In this second installment of our 3-part series on better targeting of U.S. farm conservation funds, WRI found that combining geographic targeting with benefit-cost principles could potentially yield seven to 12 times more environmental benefits per dollar spent than the current approach.

To conduct this analysis, we used the best available data and models from the United Stated Department of Agriculture’s (USDA) Conservation Effects Assessment Project (CEAP). We found several technical, institutional, and political barriers preventing attainment of these modeled results and provided four recommendations which may help realize gains in improved water quality and increased cost effectiveness.

Key Findings

Our analysis provided several major findings:

Targeting Approaches

Finding 1. Combining geographic targeting with a benefit-cost targeting approach is most effective at improving cost effectiveness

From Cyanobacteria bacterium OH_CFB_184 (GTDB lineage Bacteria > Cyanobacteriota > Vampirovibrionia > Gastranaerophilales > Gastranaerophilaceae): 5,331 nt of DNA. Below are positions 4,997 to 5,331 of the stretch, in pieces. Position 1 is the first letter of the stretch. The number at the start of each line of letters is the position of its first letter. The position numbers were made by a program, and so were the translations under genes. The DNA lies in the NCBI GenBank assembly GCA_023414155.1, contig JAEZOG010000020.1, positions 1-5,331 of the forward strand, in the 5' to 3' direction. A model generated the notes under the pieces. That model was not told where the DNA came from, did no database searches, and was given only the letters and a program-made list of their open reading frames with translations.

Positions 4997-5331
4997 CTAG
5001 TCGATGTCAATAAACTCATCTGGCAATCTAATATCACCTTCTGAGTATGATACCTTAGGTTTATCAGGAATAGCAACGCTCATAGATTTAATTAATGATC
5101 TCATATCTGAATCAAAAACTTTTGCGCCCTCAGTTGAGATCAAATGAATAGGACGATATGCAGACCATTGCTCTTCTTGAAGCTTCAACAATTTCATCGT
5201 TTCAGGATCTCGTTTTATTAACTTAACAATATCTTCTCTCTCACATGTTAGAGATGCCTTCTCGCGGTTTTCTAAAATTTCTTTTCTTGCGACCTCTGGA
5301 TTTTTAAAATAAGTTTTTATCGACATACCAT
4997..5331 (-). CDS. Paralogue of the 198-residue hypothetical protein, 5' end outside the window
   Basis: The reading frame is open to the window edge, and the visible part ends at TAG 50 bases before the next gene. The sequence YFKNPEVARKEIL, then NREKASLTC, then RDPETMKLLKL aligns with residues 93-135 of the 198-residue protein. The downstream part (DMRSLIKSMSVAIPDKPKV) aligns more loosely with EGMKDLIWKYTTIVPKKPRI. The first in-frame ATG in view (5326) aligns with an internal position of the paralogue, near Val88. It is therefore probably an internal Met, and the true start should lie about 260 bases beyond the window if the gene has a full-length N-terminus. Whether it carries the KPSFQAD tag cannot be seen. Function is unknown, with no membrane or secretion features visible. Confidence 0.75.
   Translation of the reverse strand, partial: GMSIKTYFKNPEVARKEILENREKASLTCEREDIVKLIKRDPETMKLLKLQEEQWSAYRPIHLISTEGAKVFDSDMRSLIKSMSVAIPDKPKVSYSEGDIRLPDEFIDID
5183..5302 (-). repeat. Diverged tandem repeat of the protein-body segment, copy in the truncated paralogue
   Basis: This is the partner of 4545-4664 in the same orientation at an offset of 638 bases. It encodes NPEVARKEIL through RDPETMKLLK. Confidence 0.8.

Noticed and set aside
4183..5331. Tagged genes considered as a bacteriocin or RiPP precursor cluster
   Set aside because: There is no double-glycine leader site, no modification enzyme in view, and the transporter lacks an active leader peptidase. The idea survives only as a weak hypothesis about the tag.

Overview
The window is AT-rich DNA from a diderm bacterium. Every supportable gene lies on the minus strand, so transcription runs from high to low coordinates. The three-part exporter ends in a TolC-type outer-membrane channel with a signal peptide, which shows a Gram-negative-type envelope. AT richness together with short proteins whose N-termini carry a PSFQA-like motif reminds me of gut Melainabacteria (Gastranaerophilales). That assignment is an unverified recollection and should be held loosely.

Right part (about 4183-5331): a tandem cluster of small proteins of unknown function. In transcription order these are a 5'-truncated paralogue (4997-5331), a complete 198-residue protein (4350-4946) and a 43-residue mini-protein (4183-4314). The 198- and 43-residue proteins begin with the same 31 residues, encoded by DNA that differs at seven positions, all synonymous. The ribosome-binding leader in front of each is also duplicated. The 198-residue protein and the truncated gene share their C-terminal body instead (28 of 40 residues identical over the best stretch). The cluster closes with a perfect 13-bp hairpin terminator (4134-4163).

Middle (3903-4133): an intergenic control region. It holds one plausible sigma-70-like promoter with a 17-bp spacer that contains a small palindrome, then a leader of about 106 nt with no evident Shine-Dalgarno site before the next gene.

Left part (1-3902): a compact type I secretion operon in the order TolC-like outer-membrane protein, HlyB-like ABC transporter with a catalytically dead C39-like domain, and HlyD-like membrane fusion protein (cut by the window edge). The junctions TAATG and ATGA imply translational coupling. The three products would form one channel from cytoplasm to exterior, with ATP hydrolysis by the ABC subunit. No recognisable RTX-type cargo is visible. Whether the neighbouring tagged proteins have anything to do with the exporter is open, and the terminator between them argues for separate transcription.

Finding 2. Even adopting a benefit-cost approach without geographic targeting vastly improves the environmental outcomes that can be achieved for a given budget.

Finding 3. Geographic targeting alone achieves little improvement in environmental outcomes per dollar spent.

Optimization Scenarios

Finding 4. Optimizing multiple environmental benefits simultaneously achieves better outcomes overall than does optimizing just one benefit individually.

Finding 5. Optimizing phosphorus reductions provides more co-benefits than does optimizing any other environmental benefit individually.


Finding 6. Targeting may actually result n a greater number of acres receiving conservation practices at less cost per acre.

Finding 7. If conservation dollars were reallocated based on both geographic and benefit-cost targeting principles, spending would be optimized in fewer, more cost-effective watersheds than under BAU, and funding levels and acres treated would be higher in those watersheds.

Please download the report for recommendations.